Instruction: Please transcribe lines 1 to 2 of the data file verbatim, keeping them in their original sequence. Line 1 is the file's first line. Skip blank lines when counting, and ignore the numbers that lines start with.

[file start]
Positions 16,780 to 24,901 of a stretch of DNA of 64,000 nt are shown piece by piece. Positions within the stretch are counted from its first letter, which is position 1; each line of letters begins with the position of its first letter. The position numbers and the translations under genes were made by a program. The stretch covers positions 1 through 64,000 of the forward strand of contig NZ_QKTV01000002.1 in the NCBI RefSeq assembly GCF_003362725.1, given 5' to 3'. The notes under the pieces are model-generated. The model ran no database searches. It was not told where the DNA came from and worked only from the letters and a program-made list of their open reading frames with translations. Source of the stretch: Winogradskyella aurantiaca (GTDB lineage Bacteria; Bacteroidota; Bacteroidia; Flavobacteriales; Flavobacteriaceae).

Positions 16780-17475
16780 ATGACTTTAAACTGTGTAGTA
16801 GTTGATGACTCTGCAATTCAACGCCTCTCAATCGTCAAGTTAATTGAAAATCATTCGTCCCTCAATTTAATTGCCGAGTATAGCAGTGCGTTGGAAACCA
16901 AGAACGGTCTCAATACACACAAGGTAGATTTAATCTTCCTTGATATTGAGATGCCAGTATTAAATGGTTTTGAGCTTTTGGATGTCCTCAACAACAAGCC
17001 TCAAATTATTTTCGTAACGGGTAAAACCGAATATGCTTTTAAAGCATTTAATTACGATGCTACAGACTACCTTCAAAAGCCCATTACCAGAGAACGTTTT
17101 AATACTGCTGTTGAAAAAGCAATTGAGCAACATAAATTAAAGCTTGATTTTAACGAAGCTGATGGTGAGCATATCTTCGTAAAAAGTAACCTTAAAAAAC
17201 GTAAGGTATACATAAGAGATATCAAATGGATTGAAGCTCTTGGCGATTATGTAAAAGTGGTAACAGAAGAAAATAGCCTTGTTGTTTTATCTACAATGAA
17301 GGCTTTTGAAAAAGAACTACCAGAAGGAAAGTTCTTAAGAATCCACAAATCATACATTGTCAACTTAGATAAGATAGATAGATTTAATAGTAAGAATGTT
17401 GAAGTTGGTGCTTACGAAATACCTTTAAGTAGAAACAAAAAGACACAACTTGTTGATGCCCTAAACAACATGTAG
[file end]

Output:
Positions 16,780 to 24,901 of a stretch of DNA of 64,000 nt are shown piece by piece. Positions within the stretch are counted from its first letter, which is position 1; each line of letters begins with the position of its first letter. The position numbers and the translations under genes were made by a program. The stretch covers positions 1 through 64,000 of the forward strand of contig NZ_QKTV01000002.1 in the NCBI RefSeq assembly GCF_003362725.1, given 5' to 3'. The notes under the pieces are model-generated. The model ran no database searches. It was not told where the DNA came from and worked only from the letters and a program-made list of their open reading frames with translations. Source of the stretch: Winogradskyella aurantiaca (GTDB lineage Bacteria; Bacteroidota; Bacteroidia; Flavobacteriales; Flavobacteriaceae).

Positions 16780-17475